- The role of chief digital officer in the world’s largest companies is on the rise.
- Business are maturing in their digital strategies, appointing leaders to shape holistic business-wide strategies.
- The path to digital success is clearer, but CDOs still face challenges.
Great news CDOs, you are not alone! The latest instalment of the Chief Digital Officer (CDO) Study by PwC’s Strategy& has shown a significant rise in the number of digital leaders appointed around the globe.
According to the research, which analysed 2,500 of the world’s largest businesses, companies employing a CDO has risen from just 6% in 2015 to 19% in 2016. In fact, in some parts of the world, such as Europe, the Middle East and Africa (EMEA), this number actually doubles, with a gratifying 38% employing a CDO. North America, at second place in the study, follows with 23%.
When it comes to specific countries, France is leading the pack in the EMEA region, with 62% of companies having a CDO, and in the Asia-Pacific region, 40% of Australian companies.
This positive growth indicates companies are starting to take digital more seriously, acquiring an advanced skill set to lead the way to digital maturity.
This focus on digital leadership seems to be a relatively recent shift, however, with 60% of all CDOs in the study – defined as those executives, regardless of title, who have the task of putting their company’s digital mission into practice – hired during 2015 and 2016. Compared with another of PwC’s recent studies, the 2017 Global Digital IQ Survey, the findings show great digital beginnings but some rocky weather still to overcome.
about digital transformation
The CDO Study also highlights a shifting background in those in digital leadership roles. Compared to 2015 findings, there has been a significant increase in the number of chief digital officers coming from technology backgrounds, up to 32% in 2016 from 14% in 2015.
Marketing, sales and customer service as a CDO background has become less popular, ceding 14% of its market share. While a marketing/sales background still accounts for the majority of CDO expertise on the whole, the gap is narrowing with the technology set. In fact, in situations where a chief digital officer is considered part of the C-suite (around 40% of those surveyed), technological expertise has become the dominant background.
The reason for this change is found in a company’s need (or desire) for digital change. Those getting started with their digital journey tend to focus on smaller activities, often limited to individual business units or with isolated goals in mind, such as improving customer-facing interaction, say the study’s authors. In these cases, marketing, sales and customer service executives often possess the knowledge and drive to needed to accomplish the change.
When it comes to a larger or more holistic approach to digital transformation, however, businesses require an “executive with a strong background in technology as well as experience in navigating the often fraught political and governance issues involved in approving major technology investments and implementing the new systems”.¹
Put frankly, merging new technology with old may require a strong history of technological implementation that marketing and sales executives are unlikely to have.
A long-lasting tech legacy
This expertise is of particular importance when it comes to negotiating the landscape of legacy systems – and few industries have more to overcome in this area than the financial powerhouses of insurance and banking. So it’s perhaps not a surprise that in this year’s study, it is companies in the financial services that have some of the highest ratios of CDOs.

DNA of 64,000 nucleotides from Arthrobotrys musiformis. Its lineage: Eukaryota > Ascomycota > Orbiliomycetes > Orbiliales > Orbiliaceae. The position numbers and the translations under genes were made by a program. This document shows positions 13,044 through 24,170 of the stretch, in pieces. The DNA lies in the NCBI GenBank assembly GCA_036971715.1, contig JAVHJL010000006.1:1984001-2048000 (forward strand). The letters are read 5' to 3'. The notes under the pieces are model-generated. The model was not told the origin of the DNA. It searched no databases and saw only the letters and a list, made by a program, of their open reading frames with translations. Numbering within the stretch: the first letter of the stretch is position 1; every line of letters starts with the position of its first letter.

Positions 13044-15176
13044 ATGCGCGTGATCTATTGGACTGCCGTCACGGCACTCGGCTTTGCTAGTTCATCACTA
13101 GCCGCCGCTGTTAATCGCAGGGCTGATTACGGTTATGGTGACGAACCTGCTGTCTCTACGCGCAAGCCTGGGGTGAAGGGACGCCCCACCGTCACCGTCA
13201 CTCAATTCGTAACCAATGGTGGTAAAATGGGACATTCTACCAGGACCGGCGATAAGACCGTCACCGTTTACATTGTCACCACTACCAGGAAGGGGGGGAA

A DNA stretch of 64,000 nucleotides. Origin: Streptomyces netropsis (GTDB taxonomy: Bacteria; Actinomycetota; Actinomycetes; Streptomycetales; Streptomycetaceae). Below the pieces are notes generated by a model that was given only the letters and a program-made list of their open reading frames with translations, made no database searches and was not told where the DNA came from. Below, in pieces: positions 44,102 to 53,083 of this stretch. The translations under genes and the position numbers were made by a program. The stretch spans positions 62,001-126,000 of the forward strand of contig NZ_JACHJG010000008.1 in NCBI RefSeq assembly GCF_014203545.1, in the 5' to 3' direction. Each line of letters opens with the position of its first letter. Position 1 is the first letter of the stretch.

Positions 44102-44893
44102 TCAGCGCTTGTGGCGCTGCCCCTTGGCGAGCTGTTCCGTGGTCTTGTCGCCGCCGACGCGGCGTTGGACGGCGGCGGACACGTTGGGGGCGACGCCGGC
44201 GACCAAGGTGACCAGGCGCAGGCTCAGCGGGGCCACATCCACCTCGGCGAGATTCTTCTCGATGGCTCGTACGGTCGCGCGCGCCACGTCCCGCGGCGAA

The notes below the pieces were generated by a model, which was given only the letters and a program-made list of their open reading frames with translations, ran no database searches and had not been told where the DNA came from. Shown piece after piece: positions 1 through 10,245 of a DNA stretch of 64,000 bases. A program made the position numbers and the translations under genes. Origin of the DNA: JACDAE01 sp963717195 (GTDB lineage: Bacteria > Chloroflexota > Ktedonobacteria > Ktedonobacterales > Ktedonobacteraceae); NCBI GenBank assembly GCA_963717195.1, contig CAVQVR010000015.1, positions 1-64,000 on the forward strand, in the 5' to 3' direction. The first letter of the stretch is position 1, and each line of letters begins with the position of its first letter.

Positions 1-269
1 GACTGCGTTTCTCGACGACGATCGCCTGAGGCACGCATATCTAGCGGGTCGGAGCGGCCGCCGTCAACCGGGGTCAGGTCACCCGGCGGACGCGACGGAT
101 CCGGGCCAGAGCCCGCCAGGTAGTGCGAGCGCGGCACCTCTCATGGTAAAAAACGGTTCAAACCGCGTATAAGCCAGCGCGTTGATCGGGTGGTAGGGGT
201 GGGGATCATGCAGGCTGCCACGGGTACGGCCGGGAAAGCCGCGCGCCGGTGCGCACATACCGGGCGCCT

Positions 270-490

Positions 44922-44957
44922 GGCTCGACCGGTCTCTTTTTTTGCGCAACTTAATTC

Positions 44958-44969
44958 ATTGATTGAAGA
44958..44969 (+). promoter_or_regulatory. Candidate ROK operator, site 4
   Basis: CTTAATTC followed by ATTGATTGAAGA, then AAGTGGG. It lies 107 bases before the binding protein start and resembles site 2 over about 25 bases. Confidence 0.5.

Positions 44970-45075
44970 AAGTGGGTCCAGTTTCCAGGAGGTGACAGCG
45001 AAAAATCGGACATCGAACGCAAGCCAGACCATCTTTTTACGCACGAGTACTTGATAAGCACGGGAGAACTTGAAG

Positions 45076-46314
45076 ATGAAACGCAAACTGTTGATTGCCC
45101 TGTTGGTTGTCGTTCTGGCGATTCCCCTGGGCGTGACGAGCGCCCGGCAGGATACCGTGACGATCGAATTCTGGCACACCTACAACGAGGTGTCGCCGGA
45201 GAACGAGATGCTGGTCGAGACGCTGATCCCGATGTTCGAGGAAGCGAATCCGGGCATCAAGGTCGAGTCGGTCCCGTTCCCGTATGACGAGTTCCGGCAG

Insurance led the pack in 2016, with 35% of companies in the industry employing a CDO. Banking, in third place after the communications/media/entertainment sector (who have long known the force of, and benefit from, digital innovation) has a ratio of 27% of companies with a chief digital officer in place. Of note, financial and utilities institutions were also those that did the majority of their hiring of CDO roles during 2015 and 2016.
While the number and background of chief digital officers in the 2016 survey shows positive movement in the importance of digital transformation for large business, the journey is far from over. The CDO Study notes that CDOs encounter a range of key obstacles in executing a digital strategy.
Legacy technology may be overcome with a stronger technological background, but other challenges such as corralling fledgling digital initiatives throughout a business into a cohesive strategy, filling digital talent gaps and overcoming change-resistance in organisational cultures are no small feats.
Moreover, as Digital IQ indicates, while companies have come a long way from the days where digital = IT, the measurement of an organisation’s abilities to harness and profit from technology has actually decreased in recent years. According to Digital IQ, “enterprises aren’t so much falling behind as struggling to keep up with accelerating standards”.
The research also shows that even when a CDO is in a business, it doesn’t necessarily mean the role has the required seniority or responsibilities to enact a digital strategy, with much of the thought leadership and budget falling to the CEO and CIO.
What can we take
from the rise of the CDO?
The increase in chief digital officers and their growing technological expertise shows a willingness to mature digital strategies, particularly in industries that have been able to resist digital change thus far. Future change, however, may be hampered by the reality of where and how the CDO operates within current C-suite or business models.
Despite the obstacles, the increasing importance of the CDO indicates that business is dedicated to embracing digital transformation on a larger scale. This can only be seen as encouraging.